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It Helps to ‘Be Rich Silently’ in Polarized China

Times Staff Writer

China’s richest man has amassed a fortune of nearly $2 billion but lives like a frugal accountant.

After leaving his 32-story office tower at night, Huang Guangyu returns to a modest apartment he shares with his wife and two daughters in southwest Beijing. He shuns the golfing craze sweeping China, opting instead for snatches of TV. He says he has no hobbies.

“I don’t know what else to do,” Huang said.

In the United States, Huang’s rise -- from high school dropout to China’s richest man -- would be celebrated as a Horatio Alger story. But in China, where corruption is rampant, many believe that the 300,000 people who became millionaires in the last two decades did it the old-fashioned way: stealing from the masses.

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The 36-year-old Huang and other nouveaux riches here find themselves at one end of the largest rich-poor gap since the founding of Communist China in 1949. Beijing has been confronted with a rising tide of riots by farmers and poor workers upset about losing their land and factories to robber barons. The protests have spawned calls by some intellectuals to stop what they say is capitalism gone amok.

“We have so many mysterious rich people. Others admire their money but they question the morality of it,” said Victor Yuan, a senior analyst at Horizon Research Group in Beijing. “You’ve got to be rich silently.”

Huang, the majority shareholder of retail chain Gome Electrical Appliances, China’s version of Best Buy, knows the other side of the wealth divide. The second of four children, he was born in a predominantly Catholic village near Shantou, a coastal city in the southern province of Guangdong that is renowned for its entrepreneurs.

In an interview, Huang recalled growing up hungry. But he was fed plenty of tales by his mother, Zeng Changmin. She recounted the adventures of their ancestors who traveled to Thailand to trade sugar and beans, and share stories from the Bible.

One story appeared to have left a deep impression on him: Jesus’ parable of the talents, in which a master rewards two servants who invested gifts of money but punishes a third for burying his grant in the ground.

Huang said he attended Mass weekly. He didn’t pray to be rich but wanted to break free from the poverty of his village -- some 300 households that farmed rice and wheat on small plots. People who know Huang said other village children taunted him, his older brother and two younger sisters because they were poorer than their neighbors.

“There were three roads for me,” he said. “Go to school, be a soldier or find your own way to survive.” Studying was expensive, Huang said, and the army didn’t want a scrappy kid like him.

So at age 16, he and his brother set out for Inner Mongolia, traveling for days by train in search of opportunities 1,400 miles north. They hawked radios and small electrical goods. But the pair lasted only a few months, Huang said. With a little more than $100, they headed for Beijing’s bright lights.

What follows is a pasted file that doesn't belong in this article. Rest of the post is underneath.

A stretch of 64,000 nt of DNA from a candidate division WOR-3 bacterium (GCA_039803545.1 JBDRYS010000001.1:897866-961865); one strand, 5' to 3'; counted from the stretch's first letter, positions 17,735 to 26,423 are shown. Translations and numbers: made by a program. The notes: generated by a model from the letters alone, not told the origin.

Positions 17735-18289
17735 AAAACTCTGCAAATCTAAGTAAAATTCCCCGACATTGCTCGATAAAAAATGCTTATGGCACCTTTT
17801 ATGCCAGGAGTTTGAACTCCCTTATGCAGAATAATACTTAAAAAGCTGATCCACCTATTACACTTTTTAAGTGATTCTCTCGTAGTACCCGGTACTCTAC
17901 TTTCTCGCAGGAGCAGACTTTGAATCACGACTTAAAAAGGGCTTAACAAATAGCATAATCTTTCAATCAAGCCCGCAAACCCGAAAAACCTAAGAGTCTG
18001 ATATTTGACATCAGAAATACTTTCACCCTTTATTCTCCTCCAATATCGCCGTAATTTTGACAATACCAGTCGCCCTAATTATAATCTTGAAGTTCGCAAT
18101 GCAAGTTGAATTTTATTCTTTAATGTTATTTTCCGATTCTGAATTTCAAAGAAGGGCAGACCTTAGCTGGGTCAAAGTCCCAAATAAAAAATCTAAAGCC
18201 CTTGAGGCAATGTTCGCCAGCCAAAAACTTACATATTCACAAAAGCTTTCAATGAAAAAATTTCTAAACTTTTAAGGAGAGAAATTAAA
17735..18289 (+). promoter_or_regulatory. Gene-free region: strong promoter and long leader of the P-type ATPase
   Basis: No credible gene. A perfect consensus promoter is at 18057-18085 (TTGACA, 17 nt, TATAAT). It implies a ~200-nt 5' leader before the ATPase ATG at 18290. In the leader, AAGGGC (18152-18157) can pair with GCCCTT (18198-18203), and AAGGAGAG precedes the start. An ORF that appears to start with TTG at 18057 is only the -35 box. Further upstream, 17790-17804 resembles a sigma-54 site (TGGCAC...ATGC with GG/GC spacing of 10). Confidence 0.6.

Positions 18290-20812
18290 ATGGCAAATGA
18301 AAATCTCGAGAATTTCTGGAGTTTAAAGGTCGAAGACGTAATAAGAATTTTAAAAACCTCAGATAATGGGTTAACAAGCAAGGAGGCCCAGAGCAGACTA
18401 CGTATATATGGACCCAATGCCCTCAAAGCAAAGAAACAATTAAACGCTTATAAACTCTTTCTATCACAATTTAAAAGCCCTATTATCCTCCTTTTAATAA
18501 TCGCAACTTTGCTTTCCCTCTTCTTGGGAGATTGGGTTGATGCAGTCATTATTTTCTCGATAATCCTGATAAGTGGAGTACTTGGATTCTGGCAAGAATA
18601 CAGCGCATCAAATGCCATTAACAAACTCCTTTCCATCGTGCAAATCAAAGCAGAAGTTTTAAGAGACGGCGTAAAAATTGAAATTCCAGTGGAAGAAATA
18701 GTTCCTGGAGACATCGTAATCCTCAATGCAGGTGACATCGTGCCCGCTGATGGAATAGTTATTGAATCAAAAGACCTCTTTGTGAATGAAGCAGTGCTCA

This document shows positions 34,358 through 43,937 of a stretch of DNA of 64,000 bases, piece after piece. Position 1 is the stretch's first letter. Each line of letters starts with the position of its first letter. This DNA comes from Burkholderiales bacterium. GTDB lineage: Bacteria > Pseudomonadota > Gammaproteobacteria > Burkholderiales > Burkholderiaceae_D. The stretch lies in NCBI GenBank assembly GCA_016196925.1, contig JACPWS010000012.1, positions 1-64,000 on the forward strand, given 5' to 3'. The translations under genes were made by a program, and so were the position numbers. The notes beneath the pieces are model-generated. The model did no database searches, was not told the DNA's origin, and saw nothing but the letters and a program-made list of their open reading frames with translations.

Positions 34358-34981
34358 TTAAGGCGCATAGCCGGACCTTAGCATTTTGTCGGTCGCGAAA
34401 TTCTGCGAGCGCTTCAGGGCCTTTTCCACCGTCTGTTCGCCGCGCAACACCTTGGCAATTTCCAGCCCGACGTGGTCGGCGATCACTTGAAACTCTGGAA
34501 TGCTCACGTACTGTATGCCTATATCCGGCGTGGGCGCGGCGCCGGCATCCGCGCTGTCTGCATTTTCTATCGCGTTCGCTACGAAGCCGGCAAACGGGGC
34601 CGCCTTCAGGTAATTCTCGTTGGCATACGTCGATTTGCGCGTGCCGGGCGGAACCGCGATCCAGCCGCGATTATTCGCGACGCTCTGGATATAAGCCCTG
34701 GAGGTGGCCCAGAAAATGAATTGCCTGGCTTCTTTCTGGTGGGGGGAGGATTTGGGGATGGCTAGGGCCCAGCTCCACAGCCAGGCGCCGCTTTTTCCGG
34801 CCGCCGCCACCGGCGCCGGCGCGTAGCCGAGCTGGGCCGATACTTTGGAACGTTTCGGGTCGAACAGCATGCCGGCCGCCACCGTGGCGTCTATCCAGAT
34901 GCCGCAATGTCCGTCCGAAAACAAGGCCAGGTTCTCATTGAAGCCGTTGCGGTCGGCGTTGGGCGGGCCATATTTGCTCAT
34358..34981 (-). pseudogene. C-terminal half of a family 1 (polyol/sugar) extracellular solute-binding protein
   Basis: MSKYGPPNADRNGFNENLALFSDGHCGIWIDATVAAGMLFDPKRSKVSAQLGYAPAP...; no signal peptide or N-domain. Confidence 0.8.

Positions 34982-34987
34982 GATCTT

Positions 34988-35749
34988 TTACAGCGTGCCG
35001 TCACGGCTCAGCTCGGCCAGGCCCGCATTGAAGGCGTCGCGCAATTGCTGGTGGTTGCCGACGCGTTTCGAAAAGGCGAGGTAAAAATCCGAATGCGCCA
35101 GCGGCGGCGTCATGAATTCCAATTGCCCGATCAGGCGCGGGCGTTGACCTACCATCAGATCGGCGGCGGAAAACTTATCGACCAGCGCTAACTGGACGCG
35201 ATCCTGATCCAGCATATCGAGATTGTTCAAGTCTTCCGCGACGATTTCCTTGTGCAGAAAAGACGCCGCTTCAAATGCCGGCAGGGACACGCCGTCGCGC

When Huang and his brother arrived here in 1986, Mao Tse-tung had been dead for 10 years and China’s embrace of capitalism was taking shape. People were permitted to start businesses, incomes rose and consumers were demanding refrigerators and washing machines.

“Coming to Beijing was a turning point in my life,” Huang said excitedly.

The brothers rented a stall near Tiananmen Square. With no money to buy goods, Huang stacked empty television boxes inside to make their stall look full, said Liu Hongyan, author of a biography of Huang. When shoppers ordered an item, Huang ran out and bought it from another merchant, hauling it back in a three-wheel cycle to sell it at a profit.

Analysts say that some 17 years later, Huang would use the same cunning to catapult Gome to the top of China’s $60-billion retail industry. After Huang established a chain of 120 stores, he chose about 90 of Gome’s most profitable outlets to be listed in a company traded on the Hong Kong stock market. He kept the 30 laggards private so outsiders saw only the rosy side of Gome, according to Wang Jizhou, an analyst with Alliance Investment Consulting in Beijing.

“It was like Huang had two bottles -- one with wine, the other with water -- but investors believed both of the bottles were full of wine,” Wang said.

With about $400 million from the listing and $150 million from U.S. private equity firm Warburg Pincus, Huang has more than doubled the number of stores in the last two years to about 460 in 131 cities. His workforce is 100,000 strong.

Often likened here to Wal-Mart founder Sam Walton, Huang aims to drive sales by offering the lowest price. He cuts out the middlemen and negotiates directly with emerging manufacturers like appliance maker Haier, buying large volumes of merchandise and slashing retail prices so deeply that rivals have trouble competing.

Huang makes no apologies for his success but concedes that Gome’s development has attracted a lot of attention. Many analysts say Huang clawed to the top without special help from government officials.